In 1981 the world entered a recession, and Chile was hit by a negative terms of trade shock. Since the country had borrowed at floating rates, the interest rate rose, and by the end of that year, Chile was in recession. In June 1982, Chile had to abandon the fixed exchange rate, and in the following three months, the exchange rate went from 39 pesos to 63 pesos per US dollar. After a period of instability that existed until August of that year, the exchange rate followed a crawling peg based on a PPP rule, with some discrete and bigger devaluations (September 1984, 23 percent; in February and June 1985, 5 percent in each case). The initial devaluation increased the burden of foreign debt, deepening the financial crisis. Jointly with the abandonment of the fixed exchange rate, the compulsory wage indexation was eliminated. In 1982 the economy experienced a severe recession: output declined by 11 percent, and aggregate demand fell by 19 percent. Unemployment was nearly 20 percent, even after considering the emergency programs established by the government. The monetary base contracted in real terms by 15 percent in 1981 and by 41 percent in 1982 (in both years, the nominal monetary base also diminished). The stabilization plans of the late 1970s had failed.14
Saving the Banking System: The Fiscal Burden of the Debt Crisis (1982–1990)
The crisis that followed the phase of economic euphoria described above put the banking system at severe risk. As noted previously, the main debtor with the rest of the world was the private sector. Between 1975 and 1982, the private foreign debt, as a percentage of GDP, increased from 10.5 percent to 41.8 percent. In the same period, the public external debt declined from 54.3 percent to less than 27 percent (see figure 13). An important part of the private external debt was intermediated by domestic private banks, and a currency mismatch emerged in their balance sheets. The sharp depreciation of the peso, in the context of a severe recession, made many banks insolvent. They could not recover an important proportion of their credits and, as a consequence, were unable to repay their foreign loans.
In 1982 the Pinochet government approached the IMF in order to obtain financial assistance to service the foreign debt. Private banks were also approached, and a rescheduling of the foreign debt was proposed. A standby agreement with the IMF, which called for a new orthodox stabilization program, was signed. From the beginning of the debt crisis, the government developed a strategy of renegotiating the foreign debt, but with the declared goal of servicing it in full. The idea was to reestablish full access to international capital markets. As noted by Reinhart and Rogoff (2009), there were three debt restructuring episodes: in 1983, 1985 and 1989. In this context, Chile was not part of the “Brady bunch.” In sharp contrast with other Latin American countries, default in Chile was never an option. The cost of this strategy was enormous and was borne by the fiscal authority and the central bank.15
To prevent widespread bankruptcies, the government introduced rescue programs, which were implemented, mainly, by the central bank.16 As noted by Sanhueza (2001), the central bank undertook three sets of measures to save the banking system.
First, the central bank distributed subsidies to financial institutions in the form of contracts to buy foreign currency at a price below the market equilibrium (the so-called D´olar Preferencial program). Until September 1984, this subsidy corresponded to 17 percent of debt service and after that month was 35 percent until June 1985, when it ended. The losses of this program incurred by the central bank are estimated at US$2.4 billion.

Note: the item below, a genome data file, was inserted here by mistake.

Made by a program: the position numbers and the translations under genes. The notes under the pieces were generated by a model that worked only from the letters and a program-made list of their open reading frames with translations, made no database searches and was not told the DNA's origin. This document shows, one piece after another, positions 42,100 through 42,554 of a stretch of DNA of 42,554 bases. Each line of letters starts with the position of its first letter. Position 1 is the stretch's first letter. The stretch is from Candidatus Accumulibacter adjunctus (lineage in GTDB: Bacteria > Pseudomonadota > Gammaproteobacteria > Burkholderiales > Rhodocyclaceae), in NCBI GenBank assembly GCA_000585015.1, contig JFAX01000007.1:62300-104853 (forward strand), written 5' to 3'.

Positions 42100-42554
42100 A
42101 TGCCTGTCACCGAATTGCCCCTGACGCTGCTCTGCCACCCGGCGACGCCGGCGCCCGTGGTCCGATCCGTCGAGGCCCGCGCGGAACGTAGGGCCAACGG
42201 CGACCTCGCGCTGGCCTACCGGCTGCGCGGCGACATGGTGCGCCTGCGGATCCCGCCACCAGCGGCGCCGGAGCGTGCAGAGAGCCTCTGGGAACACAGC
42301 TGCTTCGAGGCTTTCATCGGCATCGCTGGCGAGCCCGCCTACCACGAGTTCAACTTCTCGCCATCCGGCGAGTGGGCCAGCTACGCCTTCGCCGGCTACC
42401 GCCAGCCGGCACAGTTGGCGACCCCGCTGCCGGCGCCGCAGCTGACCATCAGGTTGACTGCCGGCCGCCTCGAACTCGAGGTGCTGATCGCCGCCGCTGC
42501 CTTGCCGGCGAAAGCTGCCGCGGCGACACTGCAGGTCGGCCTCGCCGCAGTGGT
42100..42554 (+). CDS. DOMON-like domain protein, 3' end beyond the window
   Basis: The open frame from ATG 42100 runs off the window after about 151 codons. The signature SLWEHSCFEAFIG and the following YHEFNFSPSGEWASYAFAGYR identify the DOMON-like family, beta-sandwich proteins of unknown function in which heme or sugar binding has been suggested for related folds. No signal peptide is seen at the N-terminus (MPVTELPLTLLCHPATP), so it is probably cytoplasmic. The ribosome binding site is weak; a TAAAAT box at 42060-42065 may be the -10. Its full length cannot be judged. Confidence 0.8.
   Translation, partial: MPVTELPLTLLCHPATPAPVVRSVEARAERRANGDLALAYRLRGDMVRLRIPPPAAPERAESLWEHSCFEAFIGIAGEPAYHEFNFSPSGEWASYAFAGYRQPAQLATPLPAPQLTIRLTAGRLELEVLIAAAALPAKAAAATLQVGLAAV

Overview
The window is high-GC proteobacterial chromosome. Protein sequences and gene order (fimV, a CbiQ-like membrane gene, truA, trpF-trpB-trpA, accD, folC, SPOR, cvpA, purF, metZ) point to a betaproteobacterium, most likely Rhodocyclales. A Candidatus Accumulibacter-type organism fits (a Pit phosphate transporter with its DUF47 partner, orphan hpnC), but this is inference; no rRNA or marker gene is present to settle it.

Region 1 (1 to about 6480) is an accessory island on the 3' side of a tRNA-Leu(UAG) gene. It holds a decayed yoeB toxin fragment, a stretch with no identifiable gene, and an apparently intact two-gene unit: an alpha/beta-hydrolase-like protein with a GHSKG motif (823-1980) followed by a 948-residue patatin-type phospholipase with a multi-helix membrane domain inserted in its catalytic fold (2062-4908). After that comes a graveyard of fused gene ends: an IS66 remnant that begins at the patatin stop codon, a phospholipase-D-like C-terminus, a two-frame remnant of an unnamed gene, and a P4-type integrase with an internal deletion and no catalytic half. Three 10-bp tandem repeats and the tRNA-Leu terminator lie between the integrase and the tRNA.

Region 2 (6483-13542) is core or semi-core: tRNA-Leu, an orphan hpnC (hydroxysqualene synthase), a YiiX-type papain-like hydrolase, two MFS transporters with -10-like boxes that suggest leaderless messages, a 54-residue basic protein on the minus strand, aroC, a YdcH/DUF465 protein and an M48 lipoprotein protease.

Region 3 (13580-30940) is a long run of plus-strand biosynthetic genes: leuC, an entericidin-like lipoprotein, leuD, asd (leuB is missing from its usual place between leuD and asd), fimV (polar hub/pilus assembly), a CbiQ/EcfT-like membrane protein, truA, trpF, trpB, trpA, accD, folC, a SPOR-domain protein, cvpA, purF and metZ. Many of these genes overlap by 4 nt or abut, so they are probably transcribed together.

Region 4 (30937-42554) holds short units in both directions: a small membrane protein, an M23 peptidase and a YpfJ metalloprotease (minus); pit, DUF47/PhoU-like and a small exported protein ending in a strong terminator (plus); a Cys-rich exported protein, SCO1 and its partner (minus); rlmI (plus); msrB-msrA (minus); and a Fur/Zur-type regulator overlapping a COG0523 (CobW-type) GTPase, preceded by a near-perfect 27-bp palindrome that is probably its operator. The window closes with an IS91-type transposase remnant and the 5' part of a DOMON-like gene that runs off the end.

Second, different debt restructuring programs were implemented to alleviate the situation of debtors. In August 1982, the central bank lent US$250 million directly to debtors to repay their debt with banks. In October of that year, the central bank issued money to buy long-term bonds from the banks, which used these funds to restructure their debt. In April 1983 and June 1984, two more debt restructure programs were implemented. These last two programs did not imply an increase in the monetary base because central bank funds given to the banks had to be invested in central bank bonds, as required by the targets of the monetary programs agreed upon with the IMF.
Third, several private banks were liquidated, and the central bank provided the liquidity necessary to cover bank liabilities and expenses during the liquidation process. For financial institutions intervened and sold off between 1981 and 1982, the central bank provided special credit lines to pay off liabilities at 100 percent par value. Between 1982 and 1987, the central bank offered to buy part of commercial banks’ and finance companies’ risk portfolios, subject to an eventual buyback. The purpose of this measure was to avoid the insolvency of banks. The amount of these operations was the equivalent of 30 percent of the system’s total outstanding loans for that period, representing 25 percent of GDP.
Because of the rescue plan, the central bank experienced heavy operational losses. In 1985, as a consequence of having assets with a low or zero return and liabilities generating large payments, the central bank experienced an operational loss equivalent to 18 percent of GDP in that year (see figure 7A in the online appendix). The central bank was able to access domestic and foreign financial markets to finance its rescue operations. In practice, the central bank also relied on direct transfers from the Treasury in the form of long-term bonds. Those entered the balance sheet of the central bank as assets and appeared as domestic fiscal debt. In fact, in 1985, the fiscal debt was in large proportion the Treasury bonds that were transferred to the central bank, representing nearly 20 percent of that year’s GDP (see figures 1A and 8A in the online appendix).